If you’re a woman in menopause seeking relief of symptoms like hot flashes and night sweats, hormone therapy can seem like a catch-22. Take it, and you get blessed relief from your symptoms — but you also raise your risk of stroke, blood clots and heart attack.
At midlife, your cardiovascular risk is already elevated because of the aging process and an increase in risk factors like high blood pressure and weight gain. So, it seems like the last thing you would want to do is add to that risk by taking hormone therapy.
However, researchers are finding that there may be another, more accurate way to measure postmenopausal cardiovascular risk that has nothing to do with a woman’s chronological age or years since menopause. And this new measure may help determine how truly risky hormone therapy is for a menopausal woman’s cardiovascular health…
Vascular age better determines cardiovascular risk
According to a recent study, measuring a woman’s “vascular age” is a better indicator of cardiovascular disease risk than how old she is or how long she’s been in menopause.
Merely using age and number of years since menopause onset to determine hormone therapy risk leaves out several crucial variables. For instance, the cardiovascular risk is much higher for a 52-year-old overweight smoker with high cholesterol than for a 65-year-old nonsmoker with normal weight and cholesterol, whose lifestyle may have helped keep her arteries much younger.
The study used data from the Women’s Health Initiative, a long-term research project focused on strategies for preventing heart disease and other conditions in postmenopausal women. The hormone therapy trial involved 27,347 postmenopausal women between the ages of 50 and 79 and analyzed their health for almost 18 years, which gave them information about which women ended up with cardiovascular disease.
The researchers used two different cardiovascular risk scoring systems to examine the data: the Framingham Risk Score and a separate system from the American Heart Association and American College of Cardiology (AHA/ACC). Both scoring systems measured vital signs like age, race, total cholesterol, systolic blood pressure, use of blood pressure medication, diabetes and smoking status. The one main difference is that the Framingham score substitutes body mass index (BMI) for HDL (or “good”) cholesterol in their calculations.
Study results showed both cardiovascular risk scoring systems predicted cardiovascular disease more accurately than chronological age and years since menopause. Thus, it showed measuring a woman’s cardiovascular disease risk, or vascular age, is a much better tool for making decisions about hormone therapy.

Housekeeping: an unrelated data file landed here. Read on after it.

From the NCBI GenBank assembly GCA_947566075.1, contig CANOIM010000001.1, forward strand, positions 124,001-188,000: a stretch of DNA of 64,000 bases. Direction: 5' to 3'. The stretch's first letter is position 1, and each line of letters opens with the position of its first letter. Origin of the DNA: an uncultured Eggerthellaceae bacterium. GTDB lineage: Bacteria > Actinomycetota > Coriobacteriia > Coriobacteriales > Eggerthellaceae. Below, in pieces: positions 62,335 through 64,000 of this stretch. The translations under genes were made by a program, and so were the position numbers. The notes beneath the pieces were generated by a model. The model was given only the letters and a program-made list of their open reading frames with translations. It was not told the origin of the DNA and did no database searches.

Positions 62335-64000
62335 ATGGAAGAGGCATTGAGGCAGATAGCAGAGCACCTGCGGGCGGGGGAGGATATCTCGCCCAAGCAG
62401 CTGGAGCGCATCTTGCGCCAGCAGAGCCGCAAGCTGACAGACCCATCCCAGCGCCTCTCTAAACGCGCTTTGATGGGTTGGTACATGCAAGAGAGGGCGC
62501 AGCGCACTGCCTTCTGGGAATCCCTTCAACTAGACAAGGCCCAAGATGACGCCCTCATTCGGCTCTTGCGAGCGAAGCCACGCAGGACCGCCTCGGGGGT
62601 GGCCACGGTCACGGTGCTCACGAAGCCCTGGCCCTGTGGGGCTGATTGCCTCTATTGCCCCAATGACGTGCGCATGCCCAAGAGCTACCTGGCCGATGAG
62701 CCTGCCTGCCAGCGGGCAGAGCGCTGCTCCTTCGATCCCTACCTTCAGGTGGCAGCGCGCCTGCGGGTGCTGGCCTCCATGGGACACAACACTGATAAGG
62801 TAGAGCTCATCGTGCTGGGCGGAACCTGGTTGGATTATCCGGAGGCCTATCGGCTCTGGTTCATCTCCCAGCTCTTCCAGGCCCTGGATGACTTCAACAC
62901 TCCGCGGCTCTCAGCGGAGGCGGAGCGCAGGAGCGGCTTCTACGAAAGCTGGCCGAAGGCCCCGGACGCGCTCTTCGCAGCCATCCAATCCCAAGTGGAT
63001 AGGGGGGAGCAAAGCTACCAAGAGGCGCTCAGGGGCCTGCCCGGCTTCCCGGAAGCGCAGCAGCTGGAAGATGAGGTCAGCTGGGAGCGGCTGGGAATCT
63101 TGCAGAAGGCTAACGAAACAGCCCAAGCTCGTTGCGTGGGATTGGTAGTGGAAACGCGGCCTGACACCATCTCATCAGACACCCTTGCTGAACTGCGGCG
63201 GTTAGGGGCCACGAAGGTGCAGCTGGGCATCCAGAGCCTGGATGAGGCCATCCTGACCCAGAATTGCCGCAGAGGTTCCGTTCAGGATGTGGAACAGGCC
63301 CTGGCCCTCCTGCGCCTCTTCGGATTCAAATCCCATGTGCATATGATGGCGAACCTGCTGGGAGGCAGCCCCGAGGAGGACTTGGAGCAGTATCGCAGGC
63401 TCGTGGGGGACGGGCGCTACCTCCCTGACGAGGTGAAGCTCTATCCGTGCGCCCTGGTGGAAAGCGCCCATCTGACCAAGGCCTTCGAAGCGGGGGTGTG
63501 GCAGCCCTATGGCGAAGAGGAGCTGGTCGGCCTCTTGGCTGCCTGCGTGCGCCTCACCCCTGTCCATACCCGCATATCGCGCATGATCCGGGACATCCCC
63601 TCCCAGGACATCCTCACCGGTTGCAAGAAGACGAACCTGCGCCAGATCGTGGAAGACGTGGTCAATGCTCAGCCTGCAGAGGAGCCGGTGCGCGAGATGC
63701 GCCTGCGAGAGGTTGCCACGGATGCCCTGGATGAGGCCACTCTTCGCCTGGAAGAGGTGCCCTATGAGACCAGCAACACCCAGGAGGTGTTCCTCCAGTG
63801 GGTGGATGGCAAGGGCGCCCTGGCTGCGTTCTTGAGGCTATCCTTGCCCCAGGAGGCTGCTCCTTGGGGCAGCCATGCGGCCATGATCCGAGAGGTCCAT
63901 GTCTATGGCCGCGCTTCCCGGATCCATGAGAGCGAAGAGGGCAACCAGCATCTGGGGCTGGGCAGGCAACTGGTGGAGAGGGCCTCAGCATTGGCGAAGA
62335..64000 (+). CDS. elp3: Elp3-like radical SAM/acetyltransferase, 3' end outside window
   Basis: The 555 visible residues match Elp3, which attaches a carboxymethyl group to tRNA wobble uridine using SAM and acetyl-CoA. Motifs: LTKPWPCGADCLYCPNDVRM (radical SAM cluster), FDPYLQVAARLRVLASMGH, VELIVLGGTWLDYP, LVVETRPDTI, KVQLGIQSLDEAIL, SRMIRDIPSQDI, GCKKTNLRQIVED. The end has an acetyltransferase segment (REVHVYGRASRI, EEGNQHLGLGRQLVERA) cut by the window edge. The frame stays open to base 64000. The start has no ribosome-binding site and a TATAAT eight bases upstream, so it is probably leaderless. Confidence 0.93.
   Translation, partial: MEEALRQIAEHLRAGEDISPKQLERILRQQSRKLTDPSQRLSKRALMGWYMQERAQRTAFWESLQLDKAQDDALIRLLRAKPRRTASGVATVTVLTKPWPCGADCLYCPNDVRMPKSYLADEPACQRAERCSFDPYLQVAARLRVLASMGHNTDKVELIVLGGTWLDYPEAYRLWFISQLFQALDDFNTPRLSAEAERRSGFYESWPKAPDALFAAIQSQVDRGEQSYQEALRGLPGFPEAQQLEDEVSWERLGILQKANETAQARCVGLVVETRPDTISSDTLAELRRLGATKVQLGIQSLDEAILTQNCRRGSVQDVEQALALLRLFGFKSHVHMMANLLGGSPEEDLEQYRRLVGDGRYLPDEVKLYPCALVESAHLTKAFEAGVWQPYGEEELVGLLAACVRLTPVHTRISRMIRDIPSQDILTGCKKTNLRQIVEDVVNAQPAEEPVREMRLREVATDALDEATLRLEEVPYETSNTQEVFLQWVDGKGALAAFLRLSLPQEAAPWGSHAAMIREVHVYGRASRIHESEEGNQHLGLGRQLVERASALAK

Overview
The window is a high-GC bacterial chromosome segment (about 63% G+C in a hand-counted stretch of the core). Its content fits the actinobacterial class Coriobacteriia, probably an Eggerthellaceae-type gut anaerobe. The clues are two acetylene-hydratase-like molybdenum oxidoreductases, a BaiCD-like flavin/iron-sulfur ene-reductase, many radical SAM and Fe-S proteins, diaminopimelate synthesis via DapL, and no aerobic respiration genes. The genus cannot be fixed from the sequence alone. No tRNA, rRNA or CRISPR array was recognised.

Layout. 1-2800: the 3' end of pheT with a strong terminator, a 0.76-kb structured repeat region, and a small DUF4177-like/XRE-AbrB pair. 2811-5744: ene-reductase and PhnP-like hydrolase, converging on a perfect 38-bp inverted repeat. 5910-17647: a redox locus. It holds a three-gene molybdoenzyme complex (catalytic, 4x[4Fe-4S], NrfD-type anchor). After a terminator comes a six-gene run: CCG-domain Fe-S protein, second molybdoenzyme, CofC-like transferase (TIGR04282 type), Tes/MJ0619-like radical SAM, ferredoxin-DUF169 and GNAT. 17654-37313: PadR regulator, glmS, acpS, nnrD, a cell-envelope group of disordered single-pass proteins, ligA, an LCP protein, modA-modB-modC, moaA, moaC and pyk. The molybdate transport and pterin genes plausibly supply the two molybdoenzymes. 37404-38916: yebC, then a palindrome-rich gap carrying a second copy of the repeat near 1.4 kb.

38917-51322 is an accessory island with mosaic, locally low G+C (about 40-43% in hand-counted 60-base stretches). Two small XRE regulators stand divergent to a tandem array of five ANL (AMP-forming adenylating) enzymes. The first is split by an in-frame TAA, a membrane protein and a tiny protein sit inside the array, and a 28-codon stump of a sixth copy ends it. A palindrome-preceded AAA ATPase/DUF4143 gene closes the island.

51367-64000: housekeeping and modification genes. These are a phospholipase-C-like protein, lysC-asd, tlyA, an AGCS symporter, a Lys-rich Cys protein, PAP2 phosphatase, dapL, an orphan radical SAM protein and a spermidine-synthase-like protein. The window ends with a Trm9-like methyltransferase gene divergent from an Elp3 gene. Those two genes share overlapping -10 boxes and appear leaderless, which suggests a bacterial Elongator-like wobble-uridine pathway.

“This is a landmark study because it is contrary to what the prevailing argument has always been,” says lead author Dr. Robert Wild, a physician-scientist at the University of Oklahoma College of Medicine. “It’s important for our management of patients because it allows us to begin to quantify risk and refine it above and beyond a simple age estimate.”
Wild notes that while age certainly plays a role in cardiovascular risk, it is modified by other factors. “We have to make individualized decisions instead of using a broad brush stroke,” he says.
A new way to judge hormone therapy risk
Up until now, decisions about hormone therapy have been split depending on the medical field. Cardiologists, for instance, tend to be against hormone therapy, while gynecologists and primary care physicians are more likely to prescribe it for menopausal symptoms. This study provides a middle ground between these polarized camps as well as a more precise method of predicting cardiovascular risk.
Given how easy the scoring systems are to use and their integration into electronic health records, Wild says he hopes the “vascular age” approach quickly becomes part of clinical practice. He is developing an educational clinic aimed at physicians going into primary care and obstetrics and gynecology to give them more in-depth experience with menopause management.
Women with menopause can also use this research to empower them in the hormone therapy decision-making process. If you are a menopausal or postmenopausal woman seeking symptom relief, you may want to ask your doctor to determine your vascular age before making a final decision on whether hormone therapy is right for you.
If it turns out your cardiovascular risk is too high for hormone therapy, there are natural, non-hormonal options for consideration, including:
- 500 mg of magnesium daily
- 10,000 IUs of vitamin A twice a week
- 800 IUs of vitamin E twice a week
- 10,000 IUs of vitamin D3 twice a week
- Omega-3 fatty acids
- Soy isoflavones
Editor’s note: There are numerous safe and natural ways to decrease your risk of blood clots including the 25-cent vitamin, the nutrient that acts as a natural blood thinner and the powerful herb that helps clear plaque. To discover these and more, click here for Hushed Up Natural Heart Cures and Common Misconceptions of Popular Heart Treatments!
Hormone Therapy for Menopause Symptoms — Cleveland Clinic